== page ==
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Rise in opiate addiction spurs call for more treatment options

The number of pregnant women seeking treatment for their addictions to opiates and other drugs has more than quadrupled in recent years at one of the region’s biggest providers of drug treatment and mental health services.

Three years ago, 29 expectant mothers sought treatment at Horizon Health Services.

Last year, that number increased to 126, and if the demand for help continues at its current pace, Horizon officials estimate 132 pregnant mothers will seek drug treatment by the end of this year.

The rise in the number of women seeking help comes at a time when Western New York hospitals are seeing more babies born addicted to opiates. The state Health Department has determined that as many as 554 babies were born with such addictions between 2010 and 2012 in Erie County alone, translating into a rate of 189 newborns testing positive for drugs out of every 10,000 births.

But the problem extends far beyond Western New York.

The number of babies born with “neonatal abstinence syndrome” nationally has increased by about 300 percent between 2000 and 2009, according to recent testimony in Washington to the House Subcommittee on Oversight and Investigations. The panel is looking into the causes of the epidemic that has claimed hundreds of lives locally and thousands nationally.

Compounding the problem, according to local drug treatment specialists, is the long waiting list for addicts who want to see physicians federally certified to prescribe buprenorphine – also known as Suboxone – as a form of treatment. The drug helps wean addicts from abusing prescription painkillers and heroin.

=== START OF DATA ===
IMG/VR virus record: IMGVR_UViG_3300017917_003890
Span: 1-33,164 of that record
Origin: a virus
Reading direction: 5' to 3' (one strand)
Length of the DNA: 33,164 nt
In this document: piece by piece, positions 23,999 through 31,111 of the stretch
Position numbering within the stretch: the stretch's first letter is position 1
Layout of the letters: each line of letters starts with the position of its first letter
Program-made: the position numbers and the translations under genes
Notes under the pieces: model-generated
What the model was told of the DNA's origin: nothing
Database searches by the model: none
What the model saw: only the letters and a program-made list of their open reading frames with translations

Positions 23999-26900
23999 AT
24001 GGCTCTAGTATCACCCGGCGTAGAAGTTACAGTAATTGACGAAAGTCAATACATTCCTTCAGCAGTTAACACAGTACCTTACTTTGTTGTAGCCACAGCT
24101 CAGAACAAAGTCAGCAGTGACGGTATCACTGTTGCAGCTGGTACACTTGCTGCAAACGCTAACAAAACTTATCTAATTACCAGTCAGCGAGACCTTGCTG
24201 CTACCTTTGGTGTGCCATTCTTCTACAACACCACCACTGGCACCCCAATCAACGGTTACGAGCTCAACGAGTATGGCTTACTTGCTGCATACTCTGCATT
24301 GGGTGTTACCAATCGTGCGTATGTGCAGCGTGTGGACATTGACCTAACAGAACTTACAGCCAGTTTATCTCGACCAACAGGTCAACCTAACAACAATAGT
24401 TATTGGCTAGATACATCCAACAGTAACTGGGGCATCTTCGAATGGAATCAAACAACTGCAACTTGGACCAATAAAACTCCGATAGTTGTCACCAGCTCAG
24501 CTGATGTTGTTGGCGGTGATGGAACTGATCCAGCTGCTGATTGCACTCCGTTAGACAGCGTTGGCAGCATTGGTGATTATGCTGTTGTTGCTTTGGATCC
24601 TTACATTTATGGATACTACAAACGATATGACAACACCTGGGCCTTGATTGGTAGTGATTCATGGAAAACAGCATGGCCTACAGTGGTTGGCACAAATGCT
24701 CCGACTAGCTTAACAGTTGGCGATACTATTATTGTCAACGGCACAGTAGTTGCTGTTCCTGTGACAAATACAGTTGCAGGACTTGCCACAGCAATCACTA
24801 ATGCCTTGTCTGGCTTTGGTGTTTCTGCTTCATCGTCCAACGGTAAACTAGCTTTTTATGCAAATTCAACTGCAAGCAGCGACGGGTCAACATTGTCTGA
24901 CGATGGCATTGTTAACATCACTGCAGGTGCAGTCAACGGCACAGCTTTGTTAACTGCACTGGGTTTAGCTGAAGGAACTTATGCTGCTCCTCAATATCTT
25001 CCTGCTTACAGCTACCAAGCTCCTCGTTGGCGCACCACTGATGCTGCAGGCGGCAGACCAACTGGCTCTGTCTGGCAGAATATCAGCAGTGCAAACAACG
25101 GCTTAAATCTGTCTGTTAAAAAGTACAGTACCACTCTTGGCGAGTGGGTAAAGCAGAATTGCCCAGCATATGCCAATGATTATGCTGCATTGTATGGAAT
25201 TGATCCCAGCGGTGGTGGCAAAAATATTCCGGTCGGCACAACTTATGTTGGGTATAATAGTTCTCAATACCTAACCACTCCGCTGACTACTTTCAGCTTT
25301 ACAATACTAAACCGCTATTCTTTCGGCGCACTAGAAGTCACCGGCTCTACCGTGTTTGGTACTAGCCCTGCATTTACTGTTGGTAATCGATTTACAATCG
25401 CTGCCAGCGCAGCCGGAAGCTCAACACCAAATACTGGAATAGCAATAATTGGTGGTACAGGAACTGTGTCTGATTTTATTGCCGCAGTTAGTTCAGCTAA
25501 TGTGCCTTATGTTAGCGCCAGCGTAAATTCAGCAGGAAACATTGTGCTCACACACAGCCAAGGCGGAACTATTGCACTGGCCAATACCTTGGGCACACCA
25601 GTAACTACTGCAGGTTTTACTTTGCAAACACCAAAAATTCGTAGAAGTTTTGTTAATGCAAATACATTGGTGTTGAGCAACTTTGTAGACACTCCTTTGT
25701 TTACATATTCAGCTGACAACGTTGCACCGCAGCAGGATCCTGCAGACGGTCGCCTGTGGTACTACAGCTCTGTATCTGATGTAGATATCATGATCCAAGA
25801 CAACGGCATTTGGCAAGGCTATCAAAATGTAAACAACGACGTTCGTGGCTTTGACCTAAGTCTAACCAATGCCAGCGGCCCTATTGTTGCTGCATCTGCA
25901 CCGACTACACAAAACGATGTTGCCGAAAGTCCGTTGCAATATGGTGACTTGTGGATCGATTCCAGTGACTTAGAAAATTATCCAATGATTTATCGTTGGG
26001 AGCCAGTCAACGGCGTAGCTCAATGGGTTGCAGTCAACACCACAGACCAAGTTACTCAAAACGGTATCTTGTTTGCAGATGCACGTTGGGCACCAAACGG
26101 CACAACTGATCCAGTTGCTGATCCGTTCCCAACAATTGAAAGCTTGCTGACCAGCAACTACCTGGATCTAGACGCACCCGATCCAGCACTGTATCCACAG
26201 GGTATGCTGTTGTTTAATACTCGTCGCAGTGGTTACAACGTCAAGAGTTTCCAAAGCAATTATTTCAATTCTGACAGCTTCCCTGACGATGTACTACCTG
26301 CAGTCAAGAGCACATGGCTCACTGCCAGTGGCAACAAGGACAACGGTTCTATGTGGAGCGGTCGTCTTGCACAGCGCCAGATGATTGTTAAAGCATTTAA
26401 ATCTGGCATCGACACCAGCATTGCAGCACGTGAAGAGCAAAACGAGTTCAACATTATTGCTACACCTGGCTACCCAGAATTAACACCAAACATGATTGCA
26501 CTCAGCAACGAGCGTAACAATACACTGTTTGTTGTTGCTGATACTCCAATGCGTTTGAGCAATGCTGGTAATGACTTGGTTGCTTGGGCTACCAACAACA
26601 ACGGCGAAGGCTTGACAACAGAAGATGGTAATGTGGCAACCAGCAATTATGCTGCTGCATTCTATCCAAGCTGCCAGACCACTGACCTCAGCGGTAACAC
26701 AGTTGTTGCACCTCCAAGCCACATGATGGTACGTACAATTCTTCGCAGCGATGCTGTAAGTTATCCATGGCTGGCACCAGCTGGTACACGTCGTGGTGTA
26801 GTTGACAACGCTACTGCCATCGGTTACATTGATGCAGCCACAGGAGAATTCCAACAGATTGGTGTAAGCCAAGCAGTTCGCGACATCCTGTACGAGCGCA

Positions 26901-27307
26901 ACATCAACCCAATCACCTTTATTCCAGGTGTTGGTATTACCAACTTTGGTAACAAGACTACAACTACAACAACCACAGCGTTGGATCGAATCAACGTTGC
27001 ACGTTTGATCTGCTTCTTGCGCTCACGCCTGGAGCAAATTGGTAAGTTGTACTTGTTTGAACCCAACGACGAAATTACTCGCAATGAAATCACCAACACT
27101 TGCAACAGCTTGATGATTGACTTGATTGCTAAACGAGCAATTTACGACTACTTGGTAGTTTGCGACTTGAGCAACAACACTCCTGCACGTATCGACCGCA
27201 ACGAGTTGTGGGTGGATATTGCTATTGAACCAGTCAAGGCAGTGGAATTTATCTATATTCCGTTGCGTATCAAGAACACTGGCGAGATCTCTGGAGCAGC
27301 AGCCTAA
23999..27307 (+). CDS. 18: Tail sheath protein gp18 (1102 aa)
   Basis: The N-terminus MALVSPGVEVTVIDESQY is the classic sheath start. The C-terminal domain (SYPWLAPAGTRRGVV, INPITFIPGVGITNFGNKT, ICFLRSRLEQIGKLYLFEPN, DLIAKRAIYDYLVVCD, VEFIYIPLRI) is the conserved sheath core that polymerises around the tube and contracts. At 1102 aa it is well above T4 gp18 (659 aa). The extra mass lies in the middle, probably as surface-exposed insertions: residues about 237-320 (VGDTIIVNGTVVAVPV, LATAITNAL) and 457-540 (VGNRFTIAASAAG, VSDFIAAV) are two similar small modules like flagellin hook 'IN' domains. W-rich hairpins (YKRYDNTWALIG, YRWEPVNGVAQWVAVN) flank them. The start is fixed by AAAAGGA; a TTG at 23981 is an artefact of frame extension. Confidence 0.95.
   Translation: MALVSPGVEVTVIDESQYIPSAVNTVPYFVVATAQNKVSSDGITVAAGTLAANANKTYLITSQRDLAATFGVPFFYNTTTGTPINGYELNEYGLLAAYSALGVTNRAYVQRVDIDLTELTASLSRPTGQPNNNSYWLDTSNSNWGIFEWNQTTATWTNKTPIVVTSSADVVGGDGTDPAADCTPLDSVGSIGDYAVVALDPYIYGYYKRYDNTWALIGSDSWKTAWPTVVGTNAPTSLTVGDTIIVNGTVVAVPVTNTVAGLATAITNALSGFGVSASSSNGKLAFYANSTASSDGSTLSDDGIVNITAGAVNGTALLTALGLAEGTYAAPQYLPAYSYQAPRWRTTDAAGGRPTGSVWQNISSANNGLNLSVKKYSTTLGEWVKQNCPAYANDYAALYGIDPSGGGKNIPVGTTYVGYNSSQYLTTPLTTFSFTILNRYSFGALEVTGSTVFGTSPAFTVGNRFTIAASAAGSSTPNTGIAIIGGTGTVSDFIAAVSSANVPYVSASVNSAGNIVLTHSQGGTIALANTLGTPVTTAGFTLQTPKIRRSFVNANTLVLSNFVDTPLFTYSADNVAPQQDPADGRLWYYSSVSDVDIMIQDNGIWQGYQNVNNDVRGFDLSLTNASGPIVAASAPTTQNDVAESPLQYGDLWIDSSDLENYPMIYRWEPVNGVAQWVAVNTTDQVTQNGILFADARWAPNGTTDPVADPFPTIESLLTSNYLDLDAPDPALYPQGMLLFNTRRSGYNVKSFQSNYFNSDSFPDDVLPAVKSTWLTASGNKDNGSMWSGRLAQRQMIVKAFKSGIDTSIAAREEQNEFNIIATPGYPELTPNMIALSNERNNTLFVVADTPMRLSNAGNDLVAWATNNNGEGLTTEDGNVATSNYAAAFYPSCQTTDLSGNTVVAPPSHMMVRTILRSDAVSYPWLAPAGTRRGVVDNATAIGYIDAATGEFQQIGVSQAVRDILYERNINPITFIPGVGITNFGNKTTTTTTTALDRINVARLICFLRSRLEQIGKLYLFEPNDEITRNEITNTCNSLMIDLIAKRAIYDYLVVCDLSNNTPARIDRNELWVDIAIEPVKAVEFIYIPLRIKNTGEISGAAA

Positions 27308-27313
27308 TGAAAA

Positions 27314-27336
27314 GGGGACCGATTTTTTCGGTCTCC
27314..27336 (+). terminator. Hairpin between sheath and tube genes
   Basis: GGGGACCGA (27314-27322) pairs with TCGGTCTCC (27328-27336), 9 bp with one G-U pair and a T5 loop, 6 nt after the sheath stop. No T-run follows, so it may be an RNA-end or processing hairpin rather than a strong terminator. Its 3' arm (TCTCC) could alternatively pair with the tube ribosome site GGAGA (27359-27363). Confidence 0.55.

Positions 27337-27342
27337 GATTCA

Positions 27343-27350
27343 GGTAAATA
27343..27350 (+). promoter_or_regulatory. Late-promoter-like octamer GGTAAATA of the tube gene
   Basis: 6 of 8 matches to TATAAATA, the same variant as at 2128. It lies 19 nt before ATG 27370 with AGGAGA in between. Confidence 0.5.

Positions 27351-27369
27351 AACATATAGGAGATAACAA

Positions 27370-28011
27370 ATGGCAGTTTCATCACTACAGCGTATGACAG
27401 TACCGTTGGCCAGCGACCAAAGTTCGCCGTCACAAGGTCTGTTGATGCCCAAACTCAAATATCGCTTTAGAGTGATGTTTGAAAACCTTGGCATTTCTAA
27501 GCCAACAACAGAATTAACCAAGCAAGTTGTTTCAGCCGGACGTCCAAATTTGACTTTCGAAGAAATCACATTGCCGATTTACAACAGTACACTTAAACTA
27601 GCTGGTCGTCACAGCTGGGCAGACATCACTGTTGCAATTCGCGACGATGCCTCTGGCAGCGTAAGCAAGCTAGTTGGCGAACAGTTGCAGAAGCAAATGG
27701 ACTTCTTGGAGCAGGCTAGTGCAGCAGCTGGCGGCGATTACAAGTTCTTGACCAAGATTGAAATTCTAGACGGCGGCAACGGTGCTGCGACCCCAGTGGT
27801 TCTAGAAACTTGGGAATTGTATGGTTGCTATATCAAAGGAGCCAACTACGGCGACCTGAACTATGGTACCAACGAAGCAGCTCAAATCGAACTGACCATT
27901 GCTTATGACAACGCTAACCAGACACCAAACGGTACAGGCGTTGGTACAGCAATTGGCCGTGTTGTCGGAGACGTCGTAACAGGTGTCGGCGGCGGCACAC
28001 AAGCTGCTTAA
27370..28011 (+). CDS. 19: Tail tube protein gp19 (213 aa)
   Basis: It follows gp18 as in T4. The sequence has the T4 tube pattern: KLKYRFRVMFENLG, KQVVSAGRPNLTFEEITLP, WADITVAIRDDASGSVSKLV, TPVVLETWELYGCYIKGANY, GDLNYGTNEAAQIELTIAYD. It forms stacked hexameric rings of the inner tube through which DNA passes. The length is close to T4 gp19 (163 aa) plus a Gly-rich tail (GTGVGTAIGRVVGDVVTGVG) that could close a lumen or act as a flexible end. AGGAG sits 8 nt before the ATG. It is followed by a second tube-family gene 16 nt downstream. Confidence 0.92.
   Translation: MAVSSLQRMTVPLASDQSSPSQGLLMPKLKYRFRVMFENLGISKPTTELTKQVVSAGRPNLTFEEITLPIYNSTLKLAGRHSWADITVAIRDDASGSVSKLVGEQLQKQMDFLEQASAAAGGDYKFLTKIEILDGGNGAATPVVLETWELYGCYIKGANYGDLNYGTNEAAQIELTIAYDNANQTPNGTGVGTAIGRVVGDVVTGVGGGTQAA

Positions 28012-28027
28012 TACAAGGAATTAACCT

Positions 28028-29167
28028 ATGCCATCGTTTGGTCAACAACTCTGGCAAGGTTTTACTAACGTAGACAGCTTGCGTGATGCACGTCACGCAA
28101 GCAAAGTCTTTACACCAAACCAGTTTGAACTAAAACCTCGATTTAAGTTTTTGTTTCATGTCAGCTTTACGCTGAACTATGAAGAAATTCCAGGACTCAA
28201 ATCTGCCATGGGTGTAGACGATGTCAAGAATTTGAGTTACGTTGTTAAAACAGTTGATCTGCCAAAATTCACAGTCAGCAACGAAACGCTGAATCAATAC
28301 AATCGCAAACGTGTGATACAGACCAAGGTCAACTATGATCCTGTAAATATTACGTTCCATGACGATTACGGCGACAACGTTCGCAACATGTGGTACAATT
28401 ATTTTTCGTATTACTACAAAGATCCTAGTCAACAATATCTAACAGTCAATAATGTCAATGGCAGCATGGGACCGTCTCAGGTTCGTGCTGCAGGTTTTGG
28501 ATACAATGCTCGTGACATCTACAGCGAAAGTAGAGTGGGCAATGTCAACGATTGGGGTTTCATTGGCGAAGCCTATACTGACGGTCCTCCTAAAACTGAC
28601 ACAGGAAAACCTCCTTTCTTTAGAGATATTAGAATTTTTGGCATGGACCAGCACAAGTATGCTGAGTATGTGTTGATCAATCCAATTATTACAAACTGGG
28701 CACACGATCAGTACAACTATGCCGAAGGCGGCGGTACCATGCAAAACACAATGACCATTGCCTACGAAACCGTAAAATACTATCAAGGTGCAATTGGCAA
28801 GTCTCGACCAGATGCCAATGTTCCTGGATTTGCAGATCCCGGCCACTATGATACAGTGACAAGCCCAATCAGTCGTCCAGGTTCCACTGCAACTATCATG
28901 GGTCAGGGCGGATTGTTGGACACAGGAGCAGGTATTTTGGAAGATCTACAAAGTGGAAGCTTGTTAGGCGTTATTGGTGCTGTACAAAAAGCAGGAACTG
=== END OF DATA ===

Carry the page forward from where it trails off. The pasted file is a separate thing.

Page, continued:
Efforts to expand access to certified physicians and allow nurse practitioners and physician assistants to prescribe buprenorphine to treat addiction took a step forward in recent weeks in Washington, D.C.

Rep. Brian Higgins, D-Buffalo, and U.S. Sen. Edward J. Markey, D-Mass., announced the introduction of companion bills that would allow certified doctors to see more addicts seeking buprenorphine and also give the nurse practitioners and physician assistants the authority to write buprenorphine prescriptions for addiction treatment. At present, the latter two can only prescribe the drug to treat pain.

“When effective medication-assisted treatment is made available, people’s lives can be saved,” said Markey, who introduced the bill in the Senate with Sen. Rand Paul, R-Ky. “Treatment for prescription drug and heroin addiction should not be harder to access than the actual drugs destroying lives and communities.

“The TREAT Act will expand access to medical treatment that works, removing outdated limits on trained health professionals, allowing them to treat more patients and address this opiates crisis.”

Such legislation, local officials say, is overdue. For area pregnant women, the wait to see a certified doctor can be two weeks; other addicts wait up to a month for a buprenorphine prescription.

In Erie County, there are 126 certified physicians and in Niagara County, 10, according to the U.S. Drug Enforcement Administration. Nationally, there are 29,194 certified doctors. Certification requires physicians to pass an eight-hour online course.

Some of the area’s certified doctors refuse Medicaid as payment, because of the low reimbursement rate, while others require cash payments for treatment. Those restrictions reduce the accessible pool of doctors who treat opiate-dependent individuals, treatment experts say.